Chicago (IL) – Conservative British MEP Malcolm Harbour has reiterated his support for government regulation of the Internet.
“Clearly the Internet has to be policed because it is being used for illicit activities such as terrorist activities, child pornography, child trafficking and so on,” Harbour told the European Union Parliament website. “The basic principle is that Internet always has to be a free Internet, but it is not completely regulation free.”
Harbour made his remarks ahead of a parliamentary debate over a new telecoms package, which aims to reform the existing European electronic communications framework.
The MEP also claimed that the telecoms package has “never been about anything to do with restrictions on the Internet” and explained that preventing access to certain website was to be “dealt with by national governments.”
“There is not a European prescription on this matter. For example, in France you cannot access a website that sells Nazis memorabilia; the French government decided that,” said Harbour.
In addition, Harbour emphasized that the proposed telecoms package makes it “absolutely clear that access[ing] the Internet is part of European citizen’s fundamental rights.”
As TG Daily previously reported, the European Union has increased its involvement in Internet regulation issues. Indeed, a senior European Union official recently demanded that the Obama administration relinquish its control over the Internet.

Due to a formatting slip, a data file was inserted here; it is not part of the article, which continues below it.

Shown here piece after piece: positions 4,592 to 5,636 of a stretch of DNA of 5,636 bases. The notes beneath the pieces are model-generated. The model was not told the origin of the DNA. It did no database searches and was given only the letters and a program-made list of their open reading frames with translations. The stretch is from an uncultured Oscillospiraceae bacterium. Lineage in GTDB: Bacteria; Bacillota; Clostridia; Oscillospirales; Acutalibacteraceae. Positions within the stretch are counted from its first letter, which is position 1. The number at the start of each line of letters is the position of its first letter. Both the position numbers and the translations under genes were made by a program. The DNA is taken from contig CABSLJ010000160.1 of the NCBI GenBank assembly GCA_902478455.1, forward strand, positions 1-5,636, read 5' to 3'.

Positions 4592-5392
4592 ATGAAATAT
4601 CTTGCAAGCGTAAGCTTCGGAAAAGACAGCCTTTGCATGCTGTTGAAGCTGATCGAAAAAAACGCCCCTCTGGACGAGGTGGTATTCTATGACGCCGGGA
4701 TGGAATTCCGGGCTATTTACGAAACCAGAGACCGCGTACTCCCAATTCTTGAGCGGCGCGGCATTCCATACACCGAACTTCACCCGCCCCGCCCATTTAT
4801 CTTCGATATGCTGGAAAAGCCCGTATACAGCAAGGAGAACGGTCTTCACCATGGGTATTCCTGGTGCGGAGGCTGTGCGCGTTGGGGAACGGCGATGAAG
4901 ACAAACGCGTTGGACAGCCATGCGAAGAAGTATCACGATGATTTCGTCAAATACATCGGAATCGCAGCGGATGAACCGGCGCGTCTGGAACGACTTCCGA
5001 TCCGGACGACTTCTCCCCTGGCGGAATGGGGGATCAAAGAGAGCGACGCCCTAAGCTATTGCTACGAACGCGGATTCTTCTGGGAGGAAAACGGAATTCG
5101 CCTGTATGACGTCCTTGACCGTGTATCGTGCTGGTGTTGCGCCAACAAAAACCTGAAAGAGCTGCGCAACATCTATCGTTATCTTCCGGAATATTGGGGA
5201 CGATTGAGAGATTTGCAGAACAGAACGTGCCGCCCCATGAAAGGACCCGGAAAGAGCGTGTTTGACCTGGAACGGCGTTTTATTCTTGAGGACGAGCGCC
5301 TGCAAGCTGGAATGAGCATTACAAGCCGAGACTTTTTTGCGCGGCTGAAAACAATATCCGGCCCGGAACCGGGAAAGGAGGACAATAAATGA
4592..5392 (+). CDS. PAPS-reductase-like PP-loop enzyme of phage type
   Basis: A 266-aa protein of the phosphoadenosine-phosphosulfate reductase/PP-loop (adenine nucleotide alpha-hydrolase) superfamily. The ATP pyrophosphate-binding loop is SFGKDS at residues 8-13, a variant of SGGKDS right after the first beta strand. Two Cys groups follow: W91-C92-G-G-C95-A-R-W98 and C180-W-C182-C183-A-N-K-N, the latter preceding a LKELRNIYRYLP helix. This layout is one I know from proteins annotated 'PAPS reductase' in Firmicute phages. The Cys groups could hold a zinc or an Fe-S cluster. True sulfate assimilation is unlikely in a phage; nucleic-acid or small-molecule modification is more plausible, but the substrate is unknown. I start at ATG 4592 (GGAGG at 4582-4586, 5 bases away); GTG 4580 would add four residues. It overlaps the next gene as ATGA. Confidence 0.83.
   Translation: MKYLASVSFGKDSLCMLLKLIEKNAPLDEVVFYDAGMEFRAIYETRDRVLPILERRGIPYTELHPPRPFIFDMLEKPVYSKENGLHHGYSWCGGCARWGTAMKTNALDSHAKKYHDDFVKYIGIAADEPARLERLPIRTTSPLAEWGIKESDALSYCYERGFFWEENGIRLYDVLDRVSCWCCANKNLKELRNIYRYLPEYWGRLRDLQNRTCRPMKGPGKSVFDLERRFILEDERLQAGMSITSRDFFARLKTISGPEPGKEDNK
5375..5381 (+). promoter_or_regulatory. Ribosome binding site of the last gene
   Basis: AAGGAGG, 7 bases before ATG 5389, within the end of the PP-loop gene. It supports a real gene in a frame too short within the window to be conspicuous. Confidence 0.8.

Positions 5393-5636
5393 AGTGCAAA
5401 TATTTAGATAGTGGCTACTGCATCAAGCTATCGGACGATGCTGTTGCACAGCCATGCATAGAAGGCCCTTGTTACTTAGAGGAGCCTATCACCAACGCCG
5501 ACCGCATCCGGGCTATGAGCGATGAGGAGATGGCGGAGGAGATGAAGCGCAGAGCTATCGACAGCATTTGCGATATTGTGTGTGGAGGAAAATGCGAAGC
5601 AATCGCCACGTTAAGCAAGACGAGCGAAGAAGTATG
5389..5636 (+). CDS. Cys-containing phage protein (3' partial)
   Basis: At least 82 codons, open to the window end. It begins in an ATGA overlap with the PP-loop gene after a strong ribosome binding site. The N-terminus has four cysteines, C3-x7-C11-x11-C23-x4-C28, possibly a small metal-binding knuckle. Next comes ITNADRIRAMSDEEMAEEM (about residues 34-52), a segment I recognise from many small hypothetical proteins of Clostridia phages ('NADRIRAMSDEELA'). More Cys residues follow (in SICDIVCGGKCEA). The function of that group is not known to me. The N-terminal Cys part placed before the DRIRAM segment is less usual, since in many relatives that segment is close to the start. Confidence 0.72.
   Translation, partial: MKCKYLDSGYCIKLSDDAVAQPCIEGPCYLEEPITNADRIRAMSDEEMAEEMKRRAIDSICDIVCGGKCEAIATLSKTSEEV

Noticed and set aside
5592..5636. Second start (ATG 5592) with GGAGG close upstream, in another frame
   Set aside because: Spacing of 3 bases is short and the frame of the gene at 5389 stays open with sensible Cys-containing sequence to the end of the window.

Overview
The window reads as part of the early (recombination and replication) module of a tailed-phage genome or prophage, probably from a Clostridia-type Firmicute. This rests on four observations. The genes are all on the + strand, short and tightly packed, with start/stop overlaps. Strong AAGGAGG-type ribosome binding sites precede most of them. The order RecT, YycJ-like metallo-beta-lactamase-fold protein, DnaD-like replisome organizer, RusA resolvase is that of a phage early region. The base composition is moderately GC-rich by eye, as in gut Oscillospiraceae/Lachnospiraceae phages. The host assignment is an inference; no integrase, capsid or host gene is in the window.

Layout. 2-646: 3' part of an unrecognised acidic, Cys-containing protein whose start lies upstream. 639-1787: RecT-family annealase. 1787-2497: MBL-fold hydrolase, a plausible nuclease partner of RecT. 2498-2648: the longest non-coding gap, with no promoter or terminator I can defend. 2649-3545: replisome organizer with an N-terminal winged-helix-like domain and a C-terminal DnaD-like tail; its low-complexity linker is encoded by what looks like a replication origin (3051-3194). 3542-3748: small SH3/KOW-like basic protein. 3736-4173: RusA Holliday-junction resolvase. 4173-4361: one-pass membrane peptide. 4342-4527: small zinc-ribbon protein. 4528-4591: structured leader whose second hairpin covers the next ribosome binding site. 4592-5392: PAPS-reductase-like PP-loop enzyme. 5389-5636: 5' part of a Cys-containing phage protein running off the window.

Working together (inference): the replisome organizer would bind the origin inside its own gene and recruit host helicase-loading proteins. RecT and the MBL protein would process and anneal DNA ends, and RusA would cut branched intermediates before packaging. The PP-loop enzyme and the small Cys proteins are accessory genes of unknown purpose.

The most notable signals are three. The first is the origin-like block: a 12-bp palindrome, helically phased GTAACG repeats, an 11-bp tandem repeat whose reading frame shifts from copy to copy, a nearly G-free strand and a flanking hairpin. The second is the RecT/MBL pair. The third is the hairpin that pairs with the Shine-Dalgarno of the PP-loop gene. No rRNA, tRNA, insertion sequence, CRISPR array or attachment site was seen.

The Internet Corporation for Assigned Names and Numbers (ICANN), which operates under the auspices of the US Commerce Department, is tasked with regulating critical aspects of the Internet – including the assignment of domain names.
The current arrangement is expected to end in September 2009.
“I trust that President Obama will have the courage, the wisdom and the respect for the global nature of the Internet to pave the way in September for a new, more accountable, more transparent, more democratic and more multilateral form of Internet governance,” stated EU Commissioner Viviane Reding. “It is not defendable that the government department of only one country has oversight of an internet function which is used by hundreds of millions of people in countries all over the world.”
Reding proposed that the US allow monitoring by an independent legal authority, along with a group of 12 nations that would discuss online governance and security. The envisioned quorum of 12 would reportedly include representatives from North America, South America, Europe and Africa, Asia and Australia.